1. If this is your first time on BYC, we suggest you start with one of these three options:
    Raising Chickens Chicken Coops Join BYC
    If you're already a member of our community, click here to login & click here to learn what's new!

Pine needles in with wood shavings

Discussion in 'Coop & Run - Design, Construction, & Maintenance' started by OrangeCrushCJ7, Apr 23, 2009.

  1. OrangeCrushCJ7

    OrangeCrushCJ7 Out Of The Brooder

    15
    0
    22
    Apr 18, 2009
    Barre, MA
    I tried searching, but came up primarily with results talking about using them as gardening mulch or compost. I have an abundance of pine needles. I was hoping I could finally have a use for them with the chickens. Can I use them safely in the coop as the litter, or in addition to the pine shaving litter with the deep litter method? I imagine it would work well in nest boxes too.
     
  2. SoJoChickens

    SoJoChickens Chillin' With My Peeps

    235
    0
    109
    Mar 9, 2009
    Fountain Green, UT
    I would be wary about using pine needles for litter and/or bedding material. Once they begin breaking down, they could create small, stiff, sharp pieces that could become impacted if your chickens eat them. Also, I'm not sure how much moisture they would absorb. I'm interested in hearing others' opinions on this topic.
     
  3. OrangeCrushCJ7

    OrangeCrushCJ7 Out Of The Brooder

    15
    0
    22
    Apr 18, 2009
    Barre, MA
    well, if that is the case, I'll have problems with them eating the ones that fall all around the yard and into the proposed run. I primarily only have pine trees in my yard, and there are 4 large pines directly around the coop
     
  4. Chicks_N_Horses

    Chicks_N_Horses Chillin' With My Peeps

    Mar 30, 2009
    South Alabama
    I live in the middle of the piney woods lol and there is like 3 inches of pine straw everywhere. I use it in my coops and I have never had a problem. Although I rake it out once a week and add new so I am not sure about them ingesting broken down straw peices. I have free rangers that get out with pine needles. IDK....maybe I am just lucky but I make good use of our pine needles in flower beds, nest boxes, and bedding and I have never had a problem. *knock on wood* [​IMG]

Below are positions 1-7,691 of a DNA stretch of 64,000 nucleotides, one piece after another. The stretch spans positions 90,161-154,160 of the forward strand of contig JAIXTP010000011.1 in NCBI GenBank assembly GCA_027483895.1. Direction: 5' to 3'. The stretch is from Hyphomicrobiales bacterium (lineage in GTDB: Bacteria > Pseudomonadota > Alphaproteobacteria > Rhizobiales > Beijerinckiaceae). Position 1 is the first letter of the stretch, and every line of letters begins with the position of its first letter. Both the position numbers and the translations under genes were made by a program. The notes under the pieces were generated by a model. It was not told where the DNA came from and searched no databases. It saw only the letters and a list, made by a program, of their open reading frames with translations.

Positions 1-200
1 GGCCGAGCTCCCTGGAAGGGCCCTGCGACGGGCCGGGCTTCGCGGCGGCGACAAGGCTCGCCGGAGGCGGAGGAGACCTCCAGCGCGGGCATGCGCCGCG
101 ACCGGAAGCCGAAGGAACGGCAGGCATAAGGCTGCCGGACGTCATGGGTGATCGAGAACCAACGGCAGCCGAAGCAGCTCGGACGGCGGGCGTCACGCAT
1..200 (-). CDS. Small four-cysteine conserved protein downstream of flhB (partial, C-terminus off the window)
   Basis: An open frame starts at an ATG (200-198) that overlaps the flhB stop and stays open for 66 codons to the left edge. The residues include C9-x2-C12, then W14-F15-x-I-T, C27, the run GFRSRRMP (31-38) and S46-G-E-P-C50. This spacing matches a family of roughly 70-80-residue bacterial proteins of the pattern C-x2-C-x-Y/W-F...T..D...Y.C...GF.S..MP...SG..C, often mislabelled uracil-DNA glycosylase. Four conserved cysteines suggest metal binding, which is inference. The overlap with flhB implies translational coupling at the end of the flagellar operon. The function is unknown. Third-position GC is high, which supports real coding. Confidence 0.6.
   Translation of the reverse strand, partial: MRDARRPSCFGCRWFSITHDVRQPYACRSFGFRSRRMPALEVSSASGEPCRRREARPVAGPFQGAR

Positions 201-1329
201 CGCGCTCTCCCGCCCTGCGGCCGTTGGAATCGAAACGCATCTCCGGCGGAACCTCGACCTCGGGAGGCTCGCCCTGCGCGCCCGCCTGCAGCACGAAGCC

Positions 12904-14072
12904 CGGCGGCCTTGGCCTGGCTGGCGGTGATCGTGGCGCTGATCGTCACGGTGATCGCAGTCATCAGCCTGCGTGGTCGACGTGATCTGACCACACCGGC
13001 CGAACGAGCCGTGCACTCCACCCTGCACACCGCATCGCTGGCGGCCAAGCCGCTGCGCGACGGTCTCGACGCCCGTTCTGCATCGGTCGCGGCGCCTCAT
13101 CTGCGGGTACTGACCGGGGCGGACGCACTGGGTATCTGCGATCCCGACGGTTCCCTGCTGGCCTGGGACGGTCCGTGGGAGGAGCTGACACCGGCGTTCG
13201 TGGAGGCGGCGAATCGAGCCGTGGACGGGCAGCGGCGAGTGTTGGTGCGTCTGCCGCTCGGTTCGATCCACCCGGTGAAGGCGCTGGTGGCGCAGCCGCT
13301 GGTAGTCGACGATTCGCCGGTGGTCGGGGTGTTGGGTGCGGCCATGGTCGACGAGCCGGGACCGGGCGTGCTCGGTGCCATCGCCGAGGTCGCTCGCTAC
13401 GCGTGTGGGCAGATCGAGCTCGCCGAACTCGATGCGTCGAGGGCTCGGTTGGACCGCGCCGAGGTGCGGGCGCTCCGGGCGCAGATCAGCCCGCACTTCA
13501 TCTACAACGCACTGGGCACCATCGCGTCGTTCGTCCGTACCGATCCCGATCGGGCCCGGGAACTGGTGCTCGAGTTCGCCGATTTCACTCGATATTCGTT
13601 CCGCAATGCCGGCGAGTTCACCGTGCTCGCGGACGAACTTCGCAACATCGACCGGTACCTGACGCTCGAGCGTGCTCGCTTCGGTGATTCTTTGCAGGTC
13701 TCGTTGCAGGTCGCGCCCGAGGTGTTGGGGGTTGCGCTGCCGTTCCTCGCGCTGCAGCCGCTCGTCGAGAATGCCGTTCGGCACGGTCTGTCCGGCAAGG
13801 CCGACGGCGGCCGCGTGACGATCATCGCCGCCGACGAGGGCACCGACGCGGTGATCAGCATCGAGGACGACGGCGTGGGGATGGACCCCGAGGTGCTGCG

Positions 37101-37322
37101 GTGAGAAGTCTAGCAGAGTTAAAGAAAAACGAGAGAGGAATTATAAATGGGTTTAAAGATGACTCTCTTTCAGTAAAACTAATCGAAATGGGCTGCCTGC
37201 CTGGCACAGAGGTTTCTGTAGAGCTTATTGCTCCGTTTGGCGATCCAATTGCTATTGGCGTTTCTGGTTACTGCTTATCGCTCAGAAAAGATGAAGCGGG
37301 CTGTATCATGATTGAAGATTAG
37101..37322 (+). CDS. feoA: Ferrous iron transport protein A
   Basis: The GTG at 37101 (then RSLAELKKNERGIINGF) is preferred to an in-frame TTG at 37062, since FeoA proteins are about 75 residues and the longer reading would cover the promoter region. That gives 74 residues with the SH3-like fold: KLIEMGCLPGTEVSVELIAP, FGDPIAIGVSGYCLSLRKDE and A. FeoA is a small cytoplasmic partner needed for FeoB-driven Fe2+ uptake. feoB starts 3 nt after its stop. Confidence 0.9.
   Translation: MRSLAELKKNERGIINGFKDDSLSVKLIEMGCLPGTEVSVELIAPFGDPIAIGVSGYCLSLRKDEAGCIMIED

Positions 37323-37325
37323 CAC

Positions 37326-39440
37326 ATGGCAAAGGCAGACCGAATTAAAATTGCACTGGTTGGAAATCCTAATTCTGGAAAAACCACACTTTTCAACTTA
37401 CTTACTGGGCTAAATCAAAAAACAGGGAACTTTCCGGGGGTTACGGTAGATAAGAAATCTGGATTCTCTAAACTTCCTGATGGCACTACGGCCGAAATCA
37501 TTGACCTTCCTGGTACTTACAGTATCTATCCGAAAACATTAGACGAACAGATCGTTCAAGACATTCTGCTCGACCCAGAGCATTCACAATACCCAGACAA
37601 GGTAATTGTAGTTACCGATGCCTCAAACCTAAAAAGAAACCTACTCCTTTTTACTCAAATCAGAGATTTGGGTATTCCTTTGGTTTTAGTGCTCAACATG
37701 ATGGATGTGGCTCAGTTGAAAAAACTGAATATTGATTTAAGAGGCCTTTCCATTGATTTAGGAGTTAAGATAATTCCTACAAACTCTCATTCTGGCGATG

5. patandchickens

    patandchickens Flock Mistress

    12,521
    78
    341
    Apr 20, 2007
    Ontario, Canada
    Mixing pine straw with shavings will make it harder to clean the coop than if you used either one alone. You might want to just stick with the pine straw for the *run*, where their properties are useful (non absorbant, very slow to break down) and use just shavings for the coop where *their* properties are useful (absorbant, compost pretty well with enough poo mixed in) (of course pine needles will compost too, esp. with enough poo mixed in, but takes longer to get to a fine-textured consistency).

    Some BYCers have suggested pine straw might ought to be a risk factor for bumblefoot, but I'm not aware of there being lots of concrete persuasive evidence either direction.

    Good luck, have fun,

    Pat, who worked with a lot of pine straw in grad school and has nostalgic feelings about it [​IMG]
     
  6. OrangeCrushCJ7

    OrangeCrushCJ7 Out Of The Brooder

    15
    0
    22
    Apr 18, 2009
    Barre, MA
    nostalgic enough to come rake them up this fall for us?! LOL. I personally despise them.
     
  7. patandchickens

    patandchickens Flock Mistress

    12,521
    78
    341
    Apr 20, 2007
    Ontario, Canada
    Well I will admit that having bought a house with several pines in the front yard, and having to weed the garden beds under those pines (usually barehanded b/c who ever remembers where the gloves are?), HAS put a BIT of a dent in my warm fuzzy feelings for pine straw [​IMG]

    It composts down into the most wonderful, wonderful mulch or soil amendment, though! Not prickly or long-fibered anymore.

    Pat
     

BackYard Chickens is proudly sponsored by